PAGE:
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&& .SHORT TERM /6 PM THIS EVENING THROUGH 6 PM THURSDAY/... Partly cloudy skies across the north...with areas of bkn cloud cover across the southern half of PA this evening will yield to the rapid return of a dual or multi-layer of clouds from the Ohio Valley as the llvl flow becomes southeasterly...and deep swrly flow develops aloft. Numerous showers will spread across the western mtns around or shortly after midnight...with scattered showers moving across the central Ridge and Valley Region between 06-12Z Thursday. There continues to be good agreement on a split-flow upper trough amplifying over the Eastern U.S. through the end of this week and into the weekend, with 500mb height anomalies reaching -2SD by 22/12Z. This will allow low pressure to develop and track northeast along a stalled frontal zone over the OH Valley on Thursday and into west-central PA/NY Thursday night into Friday. Significant backing of mid level heights and upper trough orientation going negative tilt should slow the system progression and support broad area of soaking rain along/behind the front. Favorable right entrance region jet dynamics and above normal moisture should also aid in producing moderate to locally heavy rainfall amounts. Followed WPC guidance for the most part with QPF amounts derived largely from GFS/EC blend. This resulted in a stripe of 1.5-2.5 inches for 36-hour total ending 00Z Saturday across the northwest 1/3 of the area. && .LONG TERM /THURSDAY NIGHT THROUGH TUESDAY/... Low pressure developing northeast of the Turks and Caicos (currently being monitored by NHC) is forecast to track northwest and then north ahead of the deep layer trough approaching the East Coast by the end of the week. The models show some differences concerning the possible interaction between this low and the aforementioned surface low with the CMC the most bullish. The full range of guidance suggests odds are slightly higher for the two system to remain largely separated with eventual consolidation and further deepening likely by the time the system reaches northern New England by early Saturday. This will result in a colder and brisk/gusty northwest flow pattern with some potential for wrap- around/deformation precipitation giving way to showery regime focused downwind of Lake Erie and over the higher terrain of the Alleghenies/Laurel Highlands. Surface-850mb temps will be marginally cold enough to support rain/snow showers Saturday (and especially Saturday night)over the NW mtns and Laurel Highlands with a low probability for a light coating Sat night at Elevations above 2200 ft MSL where some heavier bands of Lake Effect or Orographic showers occur. Some snow pellets are even possible just SE of the Allegheny Front in any brief heavier showers late Saturday afternoon and night as 850 mb temps dip to -2 to -3C. Also...ramped up wind (and wind gusts to a conservative 25-30 kts for now)- during the Saturday afternoon and evening period. Bufkit profiles indicate a deep boundary layer with the well mixed layer tapping some 35 to 40 kt wind at just 3-4 kft agl. GFS/EC show a fast- moving low diving through the Great Lakes into early next week. This system has low predictability given it weak state embedded within a progressive WNW flow aloft. Temperatures start off very mild for the later half of October but trend noticeably colder/below normal by the weekend. The roller-coaster up and down swing in temperatures is not uncommon for this time of year and will only continue as the calendar turns towards winter. && .AVIATION /14Z WEDNESDAY THROUGH SUNDAY/... A weak cold front will drift southeast across the region today, accompanied by some early morning light showers over the central mountains from KJST/KAOO/KUNV/KIPT. These will disappear before they reach the Susq Valley. Rain band is associated with cig reductions (mainly MVFR) which will linger into the mid morning. In addition, NW flow will bring MVFR reductions back into KBFD. For the afternoon, light NW flow and VFR will be the prevailing conditions. Developing low pressure area over the Ohio Valley will spread low clouds back into the western mtns Wed night on nose of increasing southerly low-level flow. A larger-scale rain event will impact the area Thursday into Friday night, bringing widespread reductions (with IFR likely north and west). Saturday looks quite breeze with a brisk NW wind likely. Outlook... Wed...Morning reductions NW and central mtns. Thu-Fri...Widespread reductions (with IFR likely N/W). Scattered showers SE, periods of rain elsewhere. Sat...Restrictions NW. Sct showers NW. Quite breezy. Sun...No restrictions. && .CLIMATE...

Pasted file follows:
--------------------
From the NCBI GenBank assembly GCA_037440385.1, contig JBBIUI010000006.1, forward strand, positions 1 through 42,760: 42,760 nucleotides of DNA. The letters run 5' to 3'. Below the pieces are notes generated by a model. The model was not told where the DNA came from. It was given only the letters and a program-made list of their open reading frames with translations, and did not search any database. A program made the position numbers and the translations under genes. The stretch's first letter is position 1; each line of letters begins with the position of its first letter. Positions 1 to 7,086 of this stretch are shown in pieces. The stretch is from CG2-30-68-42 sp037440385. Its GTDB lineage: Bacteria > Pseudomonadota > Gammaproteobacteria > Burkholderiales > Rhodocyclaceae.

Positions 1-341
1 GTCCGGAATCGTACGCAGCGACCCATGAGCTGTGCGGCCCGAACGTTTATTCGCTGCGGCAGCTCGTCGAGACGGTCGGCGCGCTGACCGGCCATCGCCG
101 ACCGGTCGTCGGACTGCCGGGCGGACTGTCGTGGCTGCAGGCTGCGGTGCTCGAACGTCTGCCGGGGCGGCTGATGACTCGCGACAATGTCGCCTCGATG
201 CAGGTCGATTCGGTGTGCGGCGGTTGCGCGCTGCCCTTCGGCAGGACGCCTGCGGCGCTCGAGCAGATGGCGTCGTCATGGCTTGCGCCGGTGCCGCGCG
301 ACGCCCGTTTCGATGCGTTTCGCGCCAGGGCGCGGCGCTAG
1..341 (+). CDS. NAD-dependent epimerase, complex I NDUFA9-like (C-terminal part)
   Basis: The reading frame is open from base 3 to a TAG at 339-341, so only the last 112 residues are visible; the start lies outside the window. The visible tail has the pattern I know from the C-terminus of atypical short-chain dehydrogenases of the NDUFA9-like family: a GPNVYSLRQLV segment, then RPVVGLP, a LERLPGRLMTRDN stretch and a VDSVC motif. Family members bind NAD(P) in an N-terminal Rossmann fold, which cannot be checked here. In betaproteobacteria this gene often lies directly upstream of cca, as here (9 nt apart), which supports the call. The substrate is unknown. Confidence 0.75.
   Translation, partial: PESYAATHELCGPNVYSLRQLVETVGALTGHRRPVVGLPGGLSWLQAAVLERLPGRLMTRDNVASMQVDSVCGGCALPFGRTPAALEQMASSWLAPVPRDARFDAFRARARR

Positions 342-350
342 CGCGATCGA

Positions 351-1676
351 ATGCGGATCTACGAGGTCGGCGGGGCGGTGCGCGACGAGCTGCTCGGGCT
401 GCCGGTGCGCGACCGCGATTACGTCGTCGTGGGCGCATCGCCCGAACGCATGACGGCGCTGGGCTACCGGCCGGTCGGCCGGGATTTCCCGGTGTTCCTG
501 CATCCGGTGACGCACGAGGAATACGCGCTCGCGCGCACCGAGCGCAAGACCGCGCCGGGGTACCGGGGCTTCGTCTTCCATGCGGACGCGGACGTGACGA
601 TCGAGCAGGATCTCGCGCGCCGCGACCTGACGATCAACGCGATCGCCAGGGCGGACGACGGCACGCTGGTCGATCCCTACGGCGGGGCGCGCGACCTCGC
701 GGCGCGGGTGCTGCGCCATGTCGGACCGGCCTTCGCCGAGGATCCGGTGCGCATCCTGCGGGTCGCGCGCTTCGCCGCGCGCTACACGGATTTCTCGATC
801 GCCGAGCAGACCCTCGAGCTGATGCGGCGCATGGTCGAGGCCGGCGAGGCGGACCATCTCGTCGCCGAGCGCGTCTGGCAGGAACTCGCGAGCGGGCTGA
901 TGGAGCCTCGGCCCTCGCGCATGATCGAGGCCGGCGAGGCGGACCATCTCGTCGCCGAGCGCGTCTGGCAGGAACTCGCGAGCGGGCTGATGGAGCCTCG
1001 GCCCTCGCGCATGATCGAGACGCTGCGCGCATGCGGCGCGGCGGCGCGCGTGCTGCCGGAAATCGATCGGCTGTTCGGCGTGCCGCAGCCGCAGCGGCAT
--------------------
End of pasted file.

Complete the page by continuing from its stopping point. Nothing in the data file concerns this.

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New daily record maximum temperatures were set yesterday 10/18 at Harrisburg (84) and Williamsport (84) with a tie at Bradford (75). Daily record maximum temperatures appear to be in jeopardy today for a few climate sites. Here are the current records for 10/19: Harrisburg: 82 in 1945 Williamsport: 82 in 1963
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&& .CTP WATCHES/WARNINGS/ADVISORIES... None. && $$ SYNOPSIS...Lambert NEAR TERM...Lambert SHORT TERM...Lambert LONG TERM...Lambert/Steinbugl AVIATION...RXR CLIMATE...Steinbugl is the U.S. government's official web portal to all federal, state and local government web resources and services.